KANSAS CITY — The seasonal return of the US Department of Agriculture’s weekly national Crop Progress report revealed the condition of the US winter wheat crop deteriorated over the months of dormancy since the report went into hibernation last fall.

The USDA on April 3 issued its first national Crop Progress report since Nov. 27, 2022. The report compiles information some state USDA offices had started issuing a few weeks earlier with new data for a comprehensive report for the 18 major winter wheat growing states. Winter wheat, which was seeded last fall for harvest in 2023, conditions were in worse shape than in the final report of 2022 (for the 2023 crop) and compared with the 2022 US crop as it emerged from dormancy a year earlier.

The USDA rated winter wheat as of April 2 at 3% excellent, 25% good, 36% fair, 20% poor and 16% very poor. The combined 28% good-to-excellent rating compared with 34% in the week ended Nov. 27 and with a 30% rating on the 2022 crop a year earlier.

Echoing the indications from the US Drought Monitor, hard red winter wheat growing areas of the northern, central and southern Plains fared the worst over the winter, adding some fundamental confirmation of drought’s effect on the crop.  Good-to-excellent ratings were 16% in Kansas (22% on Nov. 27), 26% in Oklahoma (31%), 18% in Texas (21%), 27% in Colorado (30%), 22% in Nebraska (20%), 23% in South Dakota (27%) and 24% in Montana (44%).

“This has become a fairly sizable concern for wheat and we need precipitation or we have the potential to have a crop with yields as small as last year,” said Bill Lapp, owner of Advanced Economic Solutions, Omaha, Neb. “The epicenter of dryness is in the vicinity of Liberal, Kan., and then drought circles around there down into Oklahoma, Texas, Colorado, 100 miles in every direction in a vitally important area for wheat production.”

The latest US Drought Monitor appraisal by the USDA confirms that continued lack of moisture in hard red winter wheat areas, most intently in the southwestern half of the top US production state of Kansas where 91% of winter wheat was growing in drought. Other states with large areas in extreme or exceptional drought included Texas (73% of wheat in drought) and Nebraska (100%). Eastern Colorado, South Dakota and Montana each remained dry, but to a lesser degree, with drought in those states mostly in the abnormally dry to severe drought categories.

“I’m very concerned about this level of dryness with no sign of relief so far,” Mr. Lapp said. “The weather changed pretty dramatically in December to where California, Arizona, New Mexico started receiving a lot of precipitation, and it just has not hit those western wheat states. The moisture in the Gulf hasn’t come up to allow conditions to pick up and improve the way I thought it would.”

The shift out of La Niña (aka El Viejo, anti-El Niño, or “a cold event”) and into El Niño conditions typically lessens trade winds and pushes warm Pacific Ocean water back east toward the US West Coast, the National Oceanic and Atmospheric Administration said, noting that  northern US and Canada areas can become dryer and warmer than usual and Gulf Coast and Southeast regions can be wetter than usual to the point of increased flooding. The shift in climate patterns hasn’t bestowed rain on the Plains in the quantities farmers hoped but has had other effects, Mr. Lapp said.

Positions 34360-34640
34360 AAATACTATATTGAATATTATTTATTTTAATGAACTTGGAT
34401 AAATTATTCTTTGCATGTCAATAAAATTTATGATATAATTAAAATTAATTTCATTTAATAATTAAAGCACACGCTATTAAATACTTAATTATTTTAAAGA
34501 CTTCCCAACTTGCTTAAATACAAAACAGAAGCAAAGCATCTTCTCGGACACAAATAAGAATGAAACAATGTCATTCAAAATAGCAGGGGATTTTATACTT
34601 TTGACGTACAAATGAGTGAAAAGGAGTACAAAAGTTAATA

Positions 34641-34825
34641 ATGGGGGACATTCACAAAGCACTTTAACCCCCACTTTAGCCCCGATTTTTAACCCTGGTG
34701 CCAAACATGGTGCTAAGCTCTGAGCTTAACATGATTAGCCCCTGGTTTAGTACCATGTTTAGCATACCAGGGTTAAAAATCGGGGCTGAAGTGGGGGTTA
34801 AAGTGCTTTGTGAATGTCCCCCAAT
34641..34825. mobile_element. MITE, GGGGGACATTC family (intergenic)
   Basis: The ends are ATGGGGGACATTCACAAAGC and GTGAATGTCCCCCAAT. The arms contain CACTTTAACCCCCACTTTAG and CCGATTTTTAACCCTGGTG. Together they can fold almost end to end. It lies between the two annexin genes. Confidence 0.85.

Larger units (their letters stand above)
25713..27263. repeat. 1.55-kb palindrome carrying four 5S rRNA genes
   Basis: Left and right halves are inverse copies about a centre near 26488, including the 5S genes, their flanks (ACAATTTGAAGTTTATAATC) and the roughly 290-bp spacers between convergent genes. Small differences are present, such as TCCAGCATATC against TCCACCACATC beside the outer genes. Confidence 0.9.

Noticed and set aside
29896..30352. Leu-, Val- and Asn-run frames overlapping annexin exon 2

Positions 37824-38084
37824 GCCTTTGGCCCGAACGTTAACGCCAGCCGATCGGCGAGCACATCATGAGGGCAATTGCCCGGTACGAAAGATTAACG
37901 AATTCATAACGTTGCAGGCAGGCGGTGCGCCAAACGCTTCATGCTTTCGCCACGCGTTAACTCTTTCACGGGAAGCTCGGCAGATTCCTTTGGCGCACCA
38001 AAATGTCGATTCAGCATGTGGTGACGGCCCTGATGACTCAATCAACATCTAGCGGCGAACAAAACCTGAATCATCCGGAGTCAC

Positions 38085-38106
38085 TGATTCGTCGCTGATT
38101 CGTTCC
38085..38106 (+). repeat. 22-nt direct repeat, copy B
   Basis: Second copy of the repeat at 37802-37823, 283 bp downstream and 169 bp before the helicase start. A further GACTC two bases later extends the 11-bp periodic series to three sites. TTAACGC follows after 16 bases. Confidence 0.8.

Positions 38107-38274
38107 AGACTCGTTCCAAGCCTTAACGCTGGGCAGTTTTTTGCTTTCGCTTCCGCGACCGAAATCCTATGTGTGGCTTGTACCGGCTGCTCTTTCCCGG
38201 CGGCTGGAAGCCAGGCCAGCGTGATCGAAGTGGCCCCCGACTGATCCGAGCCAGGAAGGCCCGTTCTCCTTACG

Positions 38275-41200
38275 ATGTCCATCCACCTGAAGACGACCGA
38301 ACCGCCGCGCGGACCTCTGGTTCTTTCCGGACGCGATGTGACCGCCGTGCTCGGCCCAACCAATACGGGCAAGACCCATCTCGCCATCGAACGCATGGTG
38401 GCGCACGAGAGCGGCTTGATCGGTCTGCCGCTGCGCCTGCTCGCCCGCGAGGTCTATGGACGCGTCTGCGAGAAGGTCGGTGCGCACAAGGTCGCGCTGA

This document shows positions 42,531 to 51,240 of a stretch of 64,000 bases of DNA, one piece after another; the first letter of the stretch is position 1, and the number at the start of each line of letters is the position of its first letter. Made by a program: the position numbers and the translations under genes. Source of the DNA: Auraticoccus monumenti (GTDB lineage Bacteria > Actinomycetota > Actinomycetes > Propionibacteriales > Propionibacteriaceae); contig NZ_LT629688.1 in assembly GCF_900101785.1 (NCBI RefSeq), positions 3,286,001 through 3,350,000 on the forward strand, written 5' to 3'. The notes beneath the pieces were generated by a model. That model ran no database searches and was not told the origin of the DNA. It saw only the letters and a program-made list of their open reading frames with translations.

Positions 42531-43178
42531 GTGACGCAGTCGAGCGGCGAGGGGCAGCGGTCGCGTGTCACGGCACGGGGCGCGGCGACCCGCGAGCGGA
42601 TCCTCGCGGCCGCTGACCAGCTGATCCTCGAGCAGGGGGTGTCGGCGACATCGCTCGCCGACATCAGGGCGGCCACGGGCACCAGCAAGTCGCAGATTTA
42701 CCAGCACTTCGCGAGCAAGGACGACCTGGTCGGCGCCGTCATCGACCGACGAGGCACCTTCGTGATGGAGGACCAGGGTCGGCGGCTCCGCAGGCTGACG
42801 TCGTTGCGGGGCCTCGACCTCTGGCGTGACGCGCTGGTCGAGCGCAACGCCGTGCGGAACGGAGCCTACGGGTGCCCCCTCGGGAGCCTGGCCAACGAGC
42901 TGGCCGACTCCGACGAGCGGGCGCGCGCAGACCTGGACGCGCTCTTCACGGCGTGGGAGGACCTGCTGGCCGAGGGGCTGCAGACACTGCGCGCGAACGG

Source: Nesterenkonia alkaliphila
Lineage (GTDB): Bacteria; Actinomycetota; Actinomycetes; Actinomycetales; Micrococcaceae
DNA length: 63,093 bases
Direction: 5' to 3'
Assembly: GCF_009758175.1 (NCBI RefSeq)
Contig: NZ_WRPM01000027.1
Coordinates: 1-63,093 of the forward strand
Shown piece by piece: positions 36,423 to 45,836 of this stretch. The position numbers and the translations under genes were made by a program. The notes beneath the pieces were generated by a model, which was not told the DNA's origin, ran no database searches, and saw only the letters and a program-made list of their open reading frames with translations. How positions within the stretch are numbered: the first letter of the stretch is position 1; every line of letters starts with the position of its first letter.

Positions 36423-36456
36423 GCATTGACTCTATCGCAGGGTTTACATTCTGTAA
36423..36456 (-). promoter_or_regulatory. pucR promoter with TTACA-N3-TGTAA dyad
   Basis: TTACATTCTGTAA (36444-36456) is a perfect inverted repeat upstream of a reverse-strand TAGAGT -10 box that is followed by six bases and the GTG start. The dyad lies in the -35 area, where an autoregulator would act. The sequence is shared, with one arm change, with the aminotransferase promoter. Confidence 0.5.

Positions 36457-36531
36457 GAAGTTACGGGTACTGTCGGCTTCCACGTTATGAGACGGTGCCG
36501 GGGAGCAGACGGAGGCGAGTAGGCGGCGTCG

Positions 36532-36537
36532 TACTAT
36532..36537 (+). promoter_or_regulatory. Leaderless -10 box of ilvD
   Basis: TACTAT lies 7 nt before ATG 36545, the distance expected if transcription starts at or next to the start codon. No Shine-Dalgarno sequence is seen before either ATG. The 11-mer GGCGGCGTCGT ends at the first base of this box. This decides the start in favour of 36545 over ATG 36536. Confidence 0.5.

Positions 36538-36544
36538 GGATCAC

“It hasn’t hit that specific spot in the Plains, but it clearly has changed the California landscape, switching out of La Niña where they filled their reservoirs,” he said. “And then by whatever patterns were involved, we have had more storms go through the northern Plains over to Minnesota, to where we have a problem with lingering snowpack. You would hope in time it would all translate into some beneficial precipitation soaking those hard red winter wheat areas.”

The question for crop watchers and market participants eying the lack of rain on the Plains and hoping forecasts flip that way, is when is it too late for the 2023 crop.

“This crop probably already has had yields diminished by dryness ahead of dormancy and with the early part of this year we probably already have a loss on our hands,” Mr.  Lapp said. “If we don’t get rain, at what point does it become as bad as last year — a really difficult question. We’re certainly trending that way and could be talking about yield cuts similar to last year by mid-April.”

Meanwhile, the soft winter wheat areas of the Central states were in far better shape coming out of dormancy. Good-to-excellent ratings on April 2 were 75% in Missouri (63% on Nov. 29), 56% in Illinois (30%), 69% in Indiana (62%), 59% in Ohio (58%) and 57% in Michigan (67%). The latter state had a lingering dryness issue in its eastern lower “Thumb” region. The USDA’s review of the latest US Drought Monitor said 4% of Michigan winter wheat areas were in moderate drought in the week ended March 2.

Conditions outside the five primary soft wheat production states were lower than in November. Good-to-excellent ratings on April 2 were 57% in Arkansas (64% on Nov. 29) and 79% in North Carolina (82%). In the Pacific Northwest states where white winter wheat is primarily grown, conditions were markedly worse after winter. Good-to-excellent conditions on April 2 were 17% in Idaho (37% on Nov. 29), 44% in Oregon (70%) and 39% in Washington (64%).

The USDA’s aggregate crop report also listed winter wheat heading progress, but only for four states so far. Heading by April 2 was 3% in Arkansas (7% as the recent five-year average for the date), 30% in California (4%), 2% in North Carolina (1%) and 29% in Texas (20%). For the United States, heading was at 6% on April 2, ahead of 4% a year earlier and 2% as the 2018-22 average for the date.